Ending her riding career in 2008 Marie says it is only now that she can truly begin to understand the effect the horse has had on her life. "I think my true appreciation of the emotion is now , as in the doing you are too pre-occupied to really feel what is going on, it is not until you stop and look back and realize what an enjoyable journey it has been. I always knew that horses were no.1 in my life. Even if now I am crippled with arthritis because of being too “gung ho” with the young horses and having too many unnecessary falls, I think I would do the same things over again. The only disappointing thing is the fact that there is so much more to be learned and I have run out of time.”
Highlighting an interesting word, Marie believes the "relationship" with a horse is different to all others because the horse really is dependent on you for everything. "A person is not so dependant on you and a dog wants to be your devoted slave, but a horse does not. A horse looks to you and asks you what you are after."
Does a horse feel emotion towards us, or is he merely adhering to the historical behavior, where horse lives to serve man? Does a horse tame his emotions when he comes into the dressage arena, just as a rider must tame their own to remain focused and balanced in the saddle?
“You ask if emotions can be tamed? In riding we have the very best metaphor for our own personal struggles,”says Richard. “The spirit of the horse, wild unbridled power, but with kindness and with clarity, we can harness and direct that power, producing something beautiful, something useful. When I am on my horse, working with him, I don't feel hunger, or thirst, I don't notice the dog running about, unless of course my horse does."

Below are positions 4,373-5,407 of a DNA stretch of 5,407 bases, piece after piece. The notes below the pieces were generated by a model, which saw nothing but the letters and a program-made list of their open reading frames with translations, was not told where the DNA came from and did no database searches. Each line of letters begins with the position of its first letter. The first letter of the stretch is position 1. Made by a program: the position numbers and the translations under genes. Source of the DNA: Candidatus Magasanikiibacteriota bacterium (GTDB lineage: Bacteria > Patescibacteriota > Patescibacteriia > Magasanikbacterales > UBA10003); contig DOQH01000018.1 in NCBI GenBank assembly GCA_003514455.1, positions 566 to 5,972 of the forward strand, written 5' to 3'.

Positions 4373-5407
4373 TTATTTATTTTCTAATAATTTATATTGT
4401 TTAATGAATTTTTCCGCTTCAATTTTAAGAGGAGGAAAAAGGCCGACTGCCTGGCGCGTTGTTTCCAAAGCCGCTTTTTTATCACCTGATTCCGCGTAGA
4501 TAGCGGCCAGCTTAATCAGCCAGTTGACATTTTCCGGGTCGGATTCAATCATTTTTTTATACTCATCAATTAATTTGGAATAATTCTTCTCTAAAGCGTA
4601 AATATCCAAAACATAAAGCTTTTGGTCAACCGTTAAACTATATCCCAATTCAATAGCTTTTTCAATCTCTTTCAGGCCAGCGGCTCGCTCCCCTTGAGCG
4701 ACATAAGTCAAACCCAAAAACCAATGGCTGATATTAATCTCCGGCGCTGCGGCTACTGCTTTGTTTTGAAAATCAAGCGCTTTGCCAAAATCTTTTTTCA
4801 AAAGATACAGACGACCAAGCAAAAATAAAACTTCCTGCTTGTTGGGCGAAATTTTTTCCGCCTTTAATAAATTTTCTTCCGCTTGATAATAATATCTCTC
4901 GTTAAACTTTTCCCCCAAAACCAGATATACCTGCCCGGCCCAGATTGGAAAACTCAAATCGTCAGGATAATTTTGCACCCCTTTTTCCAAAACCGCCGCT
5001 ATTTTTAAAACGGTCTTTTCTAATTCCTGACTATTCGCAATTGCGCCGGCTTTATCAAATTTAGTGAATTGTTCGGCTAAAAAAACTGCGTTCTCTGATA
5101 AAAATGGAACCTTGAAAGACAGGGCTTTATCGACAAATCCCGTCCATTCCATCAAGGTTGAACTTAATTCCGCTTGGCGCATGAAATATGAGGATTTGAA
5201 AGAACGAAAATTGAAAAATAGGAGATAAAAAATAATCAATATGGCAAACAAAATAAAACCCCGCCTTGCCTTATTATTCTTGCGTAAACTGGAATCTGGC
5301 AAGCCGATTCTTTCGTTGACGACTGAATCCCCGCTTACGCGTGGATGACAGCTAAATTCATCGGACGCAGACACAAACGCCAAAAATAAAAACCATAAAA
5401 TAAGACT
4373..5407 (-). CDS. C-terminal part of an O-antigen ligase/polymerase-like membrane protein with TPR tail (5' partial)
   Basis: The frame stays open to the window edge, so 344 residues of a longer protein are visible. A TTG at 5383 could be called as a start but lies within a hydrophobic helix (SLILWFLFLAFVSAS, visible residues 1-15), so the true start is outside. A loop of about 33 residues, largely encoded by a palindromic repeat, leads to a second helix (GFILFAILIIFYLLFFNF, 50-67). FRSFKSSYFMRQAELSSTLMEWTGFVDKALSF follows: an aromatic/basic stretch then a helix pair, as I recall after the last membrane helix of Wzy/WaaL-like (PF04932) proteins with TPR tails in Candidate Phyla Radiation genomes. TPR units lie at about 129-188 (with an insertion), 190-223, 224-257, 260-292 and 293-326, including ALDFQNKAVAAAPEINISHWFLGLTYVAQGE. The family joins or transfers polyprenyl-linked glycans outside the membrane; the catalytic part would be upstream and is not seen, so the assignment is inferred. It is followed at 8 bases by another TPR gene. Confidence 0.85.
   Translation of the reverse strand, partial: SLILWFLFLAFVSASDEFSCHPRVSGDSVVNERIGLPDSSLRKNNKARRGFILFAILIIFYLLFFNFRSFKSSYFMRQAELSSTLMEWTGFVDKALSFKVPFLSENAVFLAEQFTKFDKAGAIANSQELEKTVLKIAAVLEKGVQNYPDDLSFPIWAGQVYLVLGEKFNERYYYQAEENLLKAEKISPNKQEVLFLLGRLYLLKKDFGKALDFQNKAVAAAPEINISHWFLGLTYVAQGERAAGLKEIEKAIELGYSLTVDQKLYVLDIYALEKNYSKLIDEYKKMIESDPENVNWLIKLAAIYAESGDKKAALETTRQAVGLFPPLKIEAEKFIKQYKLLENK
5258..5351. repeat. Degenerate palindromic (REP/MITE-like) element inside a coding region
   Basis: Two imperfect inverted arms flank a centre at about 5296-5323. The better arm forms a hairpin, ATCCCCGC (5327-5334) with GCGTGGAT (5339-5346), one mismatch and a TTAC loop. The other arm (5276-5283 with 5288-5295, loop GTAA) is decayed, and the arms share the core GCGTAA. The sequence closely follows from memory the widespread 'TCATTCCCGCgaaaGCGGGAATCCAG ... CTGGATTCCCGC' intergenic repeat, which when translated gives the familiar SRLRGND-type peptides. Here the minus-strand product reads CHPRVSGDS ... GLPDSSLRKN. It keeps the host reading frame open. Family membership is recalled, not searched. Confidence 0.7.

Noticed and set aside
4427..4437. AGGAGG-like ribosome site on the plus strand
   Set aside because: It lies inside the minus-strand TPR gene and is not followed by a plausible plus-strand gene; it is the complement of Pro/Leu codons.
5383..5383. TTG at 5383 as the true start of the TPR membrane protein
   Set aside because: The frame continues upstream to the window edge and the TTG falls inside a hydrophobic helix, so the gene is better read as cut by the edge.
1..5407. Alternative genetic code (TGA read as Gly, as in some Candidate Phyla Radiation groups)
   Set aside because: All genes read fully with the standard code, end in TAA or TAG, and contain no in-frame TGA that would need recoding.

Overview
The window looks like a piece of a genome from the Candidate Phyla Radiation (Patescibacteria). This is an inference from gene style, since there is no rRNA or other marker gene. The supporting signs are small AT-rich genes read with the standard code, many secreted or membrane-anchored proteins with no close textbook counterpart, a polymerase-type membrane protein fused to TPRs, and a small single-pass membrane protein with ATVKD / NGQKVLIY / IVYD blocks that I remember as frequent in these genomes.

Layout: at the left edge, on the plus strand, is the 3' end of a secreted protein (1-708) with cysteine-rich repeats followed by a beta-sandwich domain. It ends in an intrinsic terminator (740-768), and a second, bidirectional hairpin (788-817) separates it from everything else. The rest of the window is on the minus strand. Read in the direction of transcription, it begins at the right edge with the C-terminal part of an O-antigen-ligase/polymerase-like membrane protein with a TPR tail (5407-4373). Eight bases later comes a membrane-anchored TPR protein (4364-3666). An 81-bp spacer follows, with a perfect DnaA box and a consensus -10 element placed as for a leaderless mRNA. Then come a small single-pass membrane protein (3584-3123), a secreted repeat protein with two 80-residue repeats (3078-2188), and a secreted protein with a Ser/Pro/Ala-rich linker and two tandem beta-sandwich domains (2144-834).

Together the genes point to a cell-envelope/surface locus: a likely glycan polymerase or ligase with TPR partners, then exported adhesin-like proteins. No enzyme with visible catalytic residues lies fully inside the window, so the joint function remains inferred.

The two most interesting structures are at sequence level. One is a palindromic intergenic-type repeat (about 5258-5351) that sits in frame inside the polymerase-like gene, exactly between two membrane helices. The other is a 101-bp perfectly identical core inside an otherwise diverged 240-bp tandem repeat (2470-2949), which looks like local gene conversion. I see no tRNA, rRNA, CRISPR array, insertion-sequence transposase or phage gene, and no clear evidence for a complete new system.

As the dressage world unites against wrongful training we should consider that at the core of it all lies our relationship with the horse. If you know your horse, you can better assess why he behaves the way he does and hopefully find that sanctuary of peace in your working relationship.
To train with lightness and compassion, we need to have compassion for our partner, and know them well enough to treat them equals! I don't try to quantify or define our relationship with the horse, as I do not believe that the bond between horse and rider can ever be truly captured. I just want you to think: When you go out to your horse, instead of just jumping on, look at him, ask yourself what he is thinking. Why does he let you get on his back, and dance with him, even though given his power there is really nothing stopping him from flying back into freedom. He has been taught to respond to our rein aid, as he has learned to respect it. Is it out of his devotion to us, that he accepts our feeble command to stop, to wait to listen? There is no word to describe our link with horses, but harmony just doesn't cut it!
by Sarah Warne
Read Sarah Warne's Classical Training Articles on Eurodressage